The upcoming strategic drills in Belarus named Zapad-2021 (West-2021) will involve thousands of servicemen, including those from Moscow-led defense bloc member Kazakhstan, as well as tanks, artillery, and aircraft, the ministry announced in a statement.
“About 12,800 troops will participate in the drills on the territory of the Republic of Belarus, including 2,500 Russian personnel and up to 50 Kazakh servicemen from the CSTO [Collective Security Treaty Organization] Collective Operational Response Forces,” Belarus’ Deputy Defense Minister Viktor Gulevich said at a briefing, according to Russian news agency TASS.
“Almost 400 Belarusian servicemen and over 30 units of military equipment of the Belarusian armed forces will take part in the drills on the territory of the Russian Federation,” he added.
This year’s drills, which will be held from Sept. 10 until Sept. 16, will take place at training grounds in both Belarus and Russia. The scale of the exercise will be bigger than the previous one, named “Zapad- 2020 (West-2020).”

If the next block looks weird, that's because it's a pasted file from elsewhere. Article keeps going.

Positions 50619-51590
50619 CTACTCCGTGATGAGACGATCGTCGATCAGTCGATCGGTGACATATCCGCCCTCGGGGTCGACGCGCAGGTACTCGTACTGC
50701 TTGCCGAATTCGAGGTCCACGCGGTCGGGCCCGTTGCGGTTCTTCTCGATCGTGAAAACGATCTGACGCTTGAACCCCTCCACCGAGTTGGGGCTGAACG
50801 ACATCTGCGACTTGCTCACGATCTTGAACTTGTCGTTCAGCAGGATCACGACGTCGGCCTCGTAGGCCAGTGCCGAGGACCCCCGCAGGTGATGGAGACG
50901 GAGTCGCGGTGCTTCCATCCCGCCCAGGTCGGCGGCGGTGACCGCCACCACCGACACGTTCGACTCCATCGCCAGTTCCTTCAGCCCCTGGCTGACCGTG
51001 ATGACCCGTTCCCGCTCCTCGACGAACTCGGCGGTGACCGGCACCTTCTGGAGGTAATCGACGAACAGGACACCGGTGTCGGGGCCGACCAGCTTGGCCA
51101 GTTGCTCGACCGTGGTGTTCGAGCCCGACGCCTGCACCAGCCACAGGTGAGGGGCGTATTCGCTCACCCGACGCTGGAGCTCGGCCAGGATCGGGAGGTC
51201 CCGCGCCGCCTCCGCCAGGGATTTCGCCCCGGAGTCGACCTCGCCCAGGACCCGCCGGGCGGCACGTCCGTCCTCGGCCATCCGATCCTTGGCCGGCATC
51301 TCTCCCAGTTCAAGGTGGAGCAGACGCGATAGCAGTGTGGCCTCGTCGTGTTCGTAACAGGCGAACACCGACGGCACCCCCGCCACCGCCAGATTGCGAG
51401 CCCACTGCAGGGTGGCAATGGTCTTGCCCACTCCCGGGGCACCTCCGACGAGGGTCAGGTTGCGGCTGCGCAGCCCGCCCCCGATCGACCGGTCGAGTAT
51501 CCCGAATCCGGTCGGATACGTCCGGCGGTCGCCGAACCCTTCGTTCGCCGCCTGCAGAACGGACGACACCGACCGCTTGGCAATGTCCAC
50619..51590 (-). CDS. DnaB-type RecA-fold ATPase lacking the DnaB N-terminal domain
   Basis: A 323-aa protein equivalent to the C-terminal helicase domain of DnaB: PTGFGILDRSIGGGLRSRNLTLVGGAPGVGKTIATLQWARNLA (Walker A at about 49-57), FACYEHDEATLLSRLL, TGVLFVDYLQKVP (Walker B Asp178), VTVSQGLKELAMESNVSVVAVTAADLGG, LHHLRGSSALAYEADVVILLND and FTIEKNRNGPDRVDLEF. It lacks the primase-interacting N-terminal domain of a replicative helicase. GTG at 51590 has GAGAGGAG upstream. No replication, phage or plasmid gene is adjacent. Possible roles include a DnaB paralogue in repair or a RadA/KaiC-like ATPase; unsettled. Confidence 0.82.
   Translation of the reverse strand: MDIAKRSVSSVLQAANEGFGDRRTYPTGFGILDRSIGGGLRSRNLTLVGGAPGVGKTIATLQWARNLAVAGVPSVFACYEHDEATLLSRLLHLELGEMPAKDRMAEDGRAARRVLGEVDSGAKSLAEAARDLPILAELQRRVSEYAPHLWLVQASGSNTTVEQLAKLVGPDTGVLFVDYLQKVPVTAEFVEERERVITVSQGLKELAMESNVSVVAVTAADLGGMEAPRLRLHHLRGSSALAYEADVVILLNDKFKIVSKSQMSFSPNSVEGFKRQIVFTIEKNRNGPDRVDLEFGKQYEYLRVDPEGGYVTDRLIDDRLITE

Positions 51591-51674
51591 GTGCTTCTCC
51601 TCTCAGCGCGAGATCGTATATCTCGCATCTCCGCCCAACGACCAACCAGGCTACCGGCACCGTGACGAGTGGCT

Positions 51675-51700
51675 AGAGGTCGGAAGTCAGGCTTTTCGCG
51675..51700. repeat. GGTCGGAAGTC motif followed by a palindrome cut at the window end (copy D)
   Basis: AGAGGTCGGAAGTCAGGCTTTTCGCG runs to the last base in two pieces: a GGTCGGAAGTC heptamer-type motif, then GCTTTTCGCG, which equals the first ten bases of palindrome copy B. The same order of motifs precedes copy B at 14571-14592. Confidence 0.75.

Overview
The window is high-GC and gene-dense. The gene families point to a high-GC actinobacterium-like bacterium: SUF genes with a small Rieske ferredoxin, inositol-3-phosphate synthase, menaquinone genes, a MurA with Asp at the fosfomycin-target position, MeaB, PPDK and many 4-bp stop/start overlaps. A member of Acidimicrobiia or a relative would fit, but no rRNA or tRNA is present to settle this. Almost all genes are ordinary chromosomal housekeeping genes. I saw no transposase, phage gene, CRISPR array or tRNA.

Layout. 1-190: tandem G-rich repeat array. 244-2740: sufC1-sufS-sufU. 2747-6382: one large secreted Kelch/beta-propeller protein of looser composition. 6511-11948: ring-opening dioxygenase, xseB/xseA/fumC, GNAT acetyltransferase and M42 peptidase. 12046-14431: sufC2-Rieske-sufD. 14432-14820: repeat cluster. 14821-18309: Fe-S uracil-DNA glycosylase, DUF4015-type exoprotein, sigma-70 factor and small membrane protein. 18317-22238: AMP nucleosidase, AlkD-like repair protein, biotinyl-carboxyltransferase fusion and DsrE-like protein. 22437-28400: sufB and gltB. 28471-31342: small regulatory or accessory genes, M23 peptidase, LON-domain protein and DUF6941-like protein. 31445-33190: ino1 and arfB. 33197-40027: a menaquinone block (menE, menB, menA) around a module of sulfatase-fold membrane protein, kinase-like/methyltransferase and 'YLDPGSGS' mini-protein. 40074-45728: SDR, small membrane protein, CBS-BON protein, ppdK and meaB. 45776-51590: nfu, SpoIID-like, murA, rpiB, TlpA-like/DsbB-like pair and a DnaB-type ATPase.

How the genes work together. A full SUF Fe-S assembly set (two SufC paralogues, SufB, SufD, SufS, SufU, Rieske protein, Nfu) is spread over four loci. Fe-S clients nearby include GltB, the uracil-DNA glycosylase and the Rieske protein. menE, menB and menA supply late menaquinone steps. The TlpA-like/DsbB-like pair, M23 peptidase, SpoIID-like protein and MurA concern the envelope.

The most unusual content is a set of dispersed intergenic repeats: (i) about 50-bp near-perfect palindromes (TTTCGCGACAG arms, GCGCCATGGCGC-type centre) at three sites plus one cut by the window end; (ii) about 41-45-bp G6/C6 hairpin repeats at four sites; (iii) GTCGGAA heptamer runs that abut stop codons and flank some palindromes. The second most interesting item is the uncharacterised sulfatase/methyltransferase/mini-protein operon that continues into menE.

“The scale will be wider. It will take place on five proving grounds here in Belarus,” Defense Minister Viktor Khrenin said at the time of the drills’ announcement, adding that it will be a “huge complex of preparation measures.”
Ministry officials said the strategic exercises will be based on a scenario where “international tensions are escalated to a level that may destabilize the situation in the region and provoke aggression against the Union State [of Russia and Belarus].”
The Zapad-exercises, which are held in both countries every four years, have caused concern for Western military planners and analysts. During drills in 2017, some observers feared that Russia could use the military exercises to launch a fresh assault on Ukraine.
Ukrainian President Volodymyr Zelenskiy’s deputy chief of staff, Roman Mashovets, said in April after the announcement of “Zapad-2021” that the drills are “aggressive in nature” and pose “a threat to Euro-Atlantic security.”
The Eastern European country has repeatedly criticized the exercises and described them as a threat to its own security, as well as that of the North Atlantic Treaty Organization (NATO).
In turn, Belarus’ Gulevich has responded that the exercises carry no threat, “neither for the European community as a whole nor for any neighboring countries.”
Reuters contributed to this report.